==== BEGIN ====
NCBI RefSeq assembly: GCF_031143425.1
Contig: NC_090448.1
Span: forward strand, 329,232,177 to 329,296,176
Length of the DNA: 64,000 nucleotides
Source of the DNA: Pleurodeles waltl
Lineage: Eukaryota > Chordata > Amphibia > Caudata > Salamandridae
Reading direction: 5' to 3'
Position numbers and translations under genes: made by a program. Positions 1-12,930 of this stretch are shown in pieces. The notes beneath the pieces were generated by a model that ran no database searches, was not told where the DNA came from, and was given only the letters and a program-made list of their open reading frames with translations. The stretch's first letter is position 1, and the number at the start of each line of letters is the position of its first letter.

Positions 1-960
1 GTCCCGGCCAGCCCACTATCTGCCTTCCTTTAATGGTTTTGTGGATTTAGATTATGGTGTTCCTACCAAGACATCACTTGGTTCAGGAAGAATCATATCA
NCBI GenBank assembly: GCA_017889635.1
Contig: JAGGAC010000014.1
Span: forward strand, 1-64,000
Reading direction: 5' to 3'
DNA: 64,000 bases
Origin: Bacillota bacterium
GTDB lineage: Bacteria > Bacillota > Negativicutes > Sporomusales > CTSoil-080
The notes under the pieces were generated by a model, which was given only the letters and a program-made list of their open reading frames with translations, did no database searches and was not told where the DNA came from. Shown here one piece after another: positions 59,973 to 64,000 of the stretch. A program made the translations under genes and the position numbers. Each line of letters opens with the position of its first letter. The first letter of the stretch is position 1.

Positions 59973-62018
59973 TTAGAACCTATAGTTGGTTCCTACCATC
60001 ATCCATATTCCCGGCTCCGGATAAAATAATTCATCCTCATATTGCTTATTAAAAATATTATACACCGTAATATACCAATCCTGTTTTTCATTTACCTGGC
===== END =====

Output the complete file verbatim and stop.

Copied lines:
NCBI RefSeq assembly: GCF_031143425.1
Contig: NC_090448.1
Span: forward strand, 329,232,177 to 329,296,176
Length of the DNA: 64,000 nucleotides
Source of the DNA: Pleurodeles waltl
Lineage: Eukaryota > Chordata > Amphibia > Caudata > Salamandridae
Reading direction: 5' to 3'
Position numbers and translations under genes: made by a program. Positions 1-12,930 of this stretch are shown in pieces. The notes beneath the pieces were generated by a model that ran no database searches, was not told where the DNA came from, and was given only the letters and a program-made list of their open reading frames with translations. The stretch's first letter is position 1, and the number at the start of each line of letters is the position of its first letter.

Positions 1-960
1 GTCCCGGCCAGCCCACTATCTGCCTTCCTTTAATGGTTTTGTGGATTTAGATTATGGTGTTCCTACCAAGACATCACTTGGTTCAGGAAGAATCATATCA
NCBI GenBank assembly: GCA_017889635.1
Contig: JAGGAC010000014.1
Span: forward strand, 1-64,000
Reading direction: 5' to 3'
DNA: 64,000 bases
Origin: Bacillota bacterium
GTDB lineage: Bacteria > Bacillota > Negativicutes > Sporomusales > CTSoil-080
The notes under the pieces were generated by a model, which was given only the letters and a program-made list of their open reading frames with translations, did no database searches and was not told where the DNA came from. Shown here one piece after another: positions 59,973 to 64,000 of the stretch. A program made the translations under genes and the position numbers. Each line of letters opens with the position of its first letter. The first letter of the stretch is position 1.

Positions 59973-62018
59973 TTAGAACCTATAGTTGGTTCCTACCATC
60001 ATCCATATTCCCGGCTCCGGATAAAATAATTCATCCTCATATTGCTTATTAAAAATATTATACACCGTAATATACCAATCCTGTTTTTCATTTACCTGGC